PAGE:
On Monday, the Supreme Court issued a statement saying that they would be leaving in place a decision by the 4th Circuit Court that voided a 2013 North Carolina law requiring a photo ID to be presented to vote, restricted early voting, and ended same-day registration in the state.

The law was passed by North Carolina’s GOP-led General Assembly in 2013 and upheld last year by a Bush-appointed district judge. However, the 4th Circuit ruled that the law was intended to discriminate on racial grounds and reversed the law.

After Justice Scalia died last year, the Supreme Court seemed deadlocked on the measure. But even with Trump’s appointment of Neil Gorsuch, the high court has not overturned the decision. However, Chief Justice John Roberts issued a statement saying that the Supreme Court was not taking on the case because it is unclear whether or not North Carolina’s newly elected Democratic Governor Roy Cooper had the right to overrule the legislature in asking the Supreme Court to rule on the case:

“Given the blizzard of filings over who is and who is not authorized to seek review in this Court under North Carolina law, it is important to recall our frequent admonition that ‘[t]he denial of a writ of certiorari imports no expression of opinion upon the merits of the case.'”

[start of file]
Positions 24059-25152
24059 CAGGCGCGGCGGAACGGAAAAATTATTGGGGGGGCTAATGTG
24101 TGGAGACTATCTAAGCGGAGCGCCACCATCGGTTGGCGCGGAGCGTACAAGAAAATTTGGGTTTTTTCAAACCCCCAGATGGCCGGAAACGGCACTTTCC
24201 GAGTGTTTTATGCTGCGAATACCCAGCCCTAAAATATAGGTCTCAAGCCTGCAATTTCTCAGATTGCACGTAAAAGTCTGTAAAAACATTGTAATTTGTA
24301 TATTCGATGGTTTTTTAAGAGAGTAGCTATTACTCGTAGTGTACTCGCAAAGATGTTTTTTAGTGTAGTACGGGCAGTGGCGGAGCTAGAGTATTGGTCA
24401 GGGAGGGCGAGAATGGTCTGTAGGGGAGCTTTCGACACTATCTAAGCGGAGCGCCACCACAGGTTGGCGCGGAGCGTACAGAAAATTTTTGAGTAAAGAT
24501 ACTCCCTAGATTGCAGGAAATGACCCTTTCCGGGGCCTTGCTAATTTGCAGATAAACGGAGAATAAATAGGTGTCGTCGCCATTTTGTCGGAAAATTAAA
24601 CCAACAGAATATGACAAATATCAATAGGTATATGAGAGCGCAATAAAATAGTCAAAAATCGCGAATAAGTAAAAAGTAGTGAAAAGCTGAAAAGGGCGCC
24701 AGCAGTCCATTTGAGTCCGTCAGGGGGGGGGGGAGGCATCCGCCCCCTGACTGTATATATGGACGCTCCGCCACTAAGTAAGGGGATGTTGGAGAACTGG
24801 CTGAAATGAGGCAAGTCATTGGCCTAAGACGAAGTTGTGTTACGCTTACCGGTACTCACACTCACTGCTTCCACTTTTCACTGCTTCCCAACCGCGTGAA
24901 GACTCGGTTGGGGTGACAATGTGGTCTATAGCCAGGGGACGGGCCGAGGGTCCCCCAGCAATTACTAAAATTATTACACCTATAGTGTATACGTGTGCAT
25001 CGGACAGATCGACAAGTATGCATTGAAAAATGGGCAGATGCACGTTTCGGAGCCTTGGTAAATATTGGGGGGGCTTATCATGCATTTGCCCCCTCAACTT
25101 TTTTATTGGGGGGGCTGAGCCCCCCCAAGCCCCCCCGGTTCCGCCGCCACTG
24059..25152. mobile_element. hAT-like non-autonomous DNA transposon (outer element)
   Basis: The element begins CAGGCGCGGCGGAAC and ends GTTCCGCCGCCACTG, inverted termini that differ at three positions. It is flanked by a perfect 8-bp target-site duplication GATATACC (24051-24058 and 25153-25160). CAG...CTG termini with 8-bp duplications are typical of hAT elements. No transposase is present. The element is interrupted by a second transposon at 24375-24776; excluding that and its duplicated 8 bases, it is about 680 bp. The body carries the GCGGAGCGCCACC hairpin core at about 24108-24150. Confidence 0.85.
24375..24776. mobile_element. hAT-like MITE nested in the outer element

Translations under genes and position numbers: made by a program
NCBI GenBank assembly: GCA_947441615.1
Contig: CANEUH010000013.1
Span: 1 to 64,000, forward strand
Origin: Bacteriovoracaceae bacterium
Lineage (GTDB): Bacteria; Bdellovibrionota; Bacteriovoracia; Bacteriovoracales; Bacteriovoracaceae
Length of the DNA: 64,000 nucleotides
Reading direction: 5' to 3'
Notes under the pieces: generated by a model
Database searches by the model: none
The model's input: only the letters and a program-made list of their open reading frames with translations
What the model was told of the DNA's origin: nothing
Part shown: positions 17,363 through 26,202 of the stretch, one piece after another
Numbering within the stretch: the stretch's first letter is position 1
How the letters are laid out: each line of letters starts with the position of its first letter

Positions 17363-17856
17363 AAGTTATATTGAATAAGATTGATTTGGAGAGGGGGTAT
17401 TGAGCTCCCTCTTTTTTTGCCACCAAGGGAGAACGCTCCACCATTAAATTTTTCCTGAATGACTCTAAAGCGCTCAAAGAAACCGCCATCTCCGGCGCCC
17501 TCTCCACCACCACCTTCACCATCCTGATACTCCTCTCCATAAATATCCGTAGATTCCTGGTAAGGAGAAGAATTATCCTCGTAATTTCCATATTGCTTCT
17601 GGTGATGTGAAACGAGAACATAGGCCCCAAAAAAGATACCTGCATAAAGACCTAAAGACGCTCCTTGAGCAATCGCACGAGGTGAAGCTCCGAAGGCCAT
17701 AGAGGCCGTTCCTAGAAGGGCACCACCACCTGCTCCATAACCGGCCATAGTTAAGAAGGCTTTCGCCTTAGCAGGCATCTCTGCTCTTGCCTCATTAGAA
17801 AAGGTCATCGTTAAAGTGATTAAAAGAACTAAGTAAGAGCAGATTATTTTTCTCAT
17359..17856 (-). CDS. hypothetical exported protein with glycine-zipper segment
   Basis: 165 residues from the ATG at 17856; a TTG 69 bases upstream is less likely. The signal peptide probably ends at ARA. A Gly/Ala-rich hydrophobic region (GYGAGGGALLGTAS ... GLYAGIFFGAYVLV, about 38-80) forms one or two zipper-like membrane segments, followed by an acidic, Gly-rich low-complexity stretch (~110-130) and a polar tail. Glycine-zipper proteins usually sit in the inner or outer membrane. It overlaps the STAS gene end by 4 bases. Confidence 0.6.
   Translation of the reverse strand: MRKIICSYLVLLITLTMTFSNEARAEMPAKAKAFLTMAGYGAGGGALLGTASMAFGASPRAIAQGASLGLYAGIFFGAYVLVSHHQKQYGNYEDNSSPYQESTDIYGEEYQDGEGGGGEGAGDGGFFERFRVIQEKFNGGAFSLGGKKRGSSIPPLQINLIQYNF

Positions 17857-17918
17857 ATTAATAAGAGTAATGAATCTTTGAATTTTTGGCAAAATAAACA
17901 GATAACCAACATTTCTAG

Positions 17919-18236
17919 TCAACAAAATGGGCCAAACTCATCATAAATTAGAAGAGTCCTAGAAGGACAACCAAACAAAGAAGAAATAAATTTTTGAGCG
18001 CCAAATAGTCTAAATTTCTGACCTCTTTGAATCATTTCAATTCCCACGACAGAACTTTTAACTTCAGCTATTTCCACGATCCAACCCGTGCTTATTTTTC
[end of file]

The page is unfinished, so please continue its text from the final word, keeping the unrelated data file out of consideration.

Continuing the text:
Punting on the issue though, does not keep other states from passing similar laws. Arkansas, Georgia, Iowa, North Dakota, Montana, and Texas have already taken steps this year to restrict voter access, with several other states not far behind.

Even after the 4th Circuit Court struck down the law, the GOP in North Carolina took measures to keep African-Americans away from the polls. North Carolina GOP executive director Dallas Woodhouse emailed Republican members of county election boards, calling for “party line changes to early voting.”

The changes championed by the GOP in North Carolina included eliminating early voting locations on college campuses and ending Sunday early voting hours, which were popular with African-American Churches. The racist effect was clear. According to The Nation:

Black turnout decreased 16 percent during the first week of early voting because of long lines and fewer polling places. The North Carolina GOP bragged before Election Day that “African American Early Voting is down 8.5% from this time in 2012. Caucasian voters early voting is up 22.5% from this time in 2012.”

Along with the racist voter ID laws, the Republican redrawing of district lines in 2010 have had a profound effect on the political makeup of the country.

Josh Gay is a political writer for the Ring of Fire Network. He is passionate about civil liberties and defending the Constitution. Josh looks forward to lively discussions via Twitter @ROF_Josh.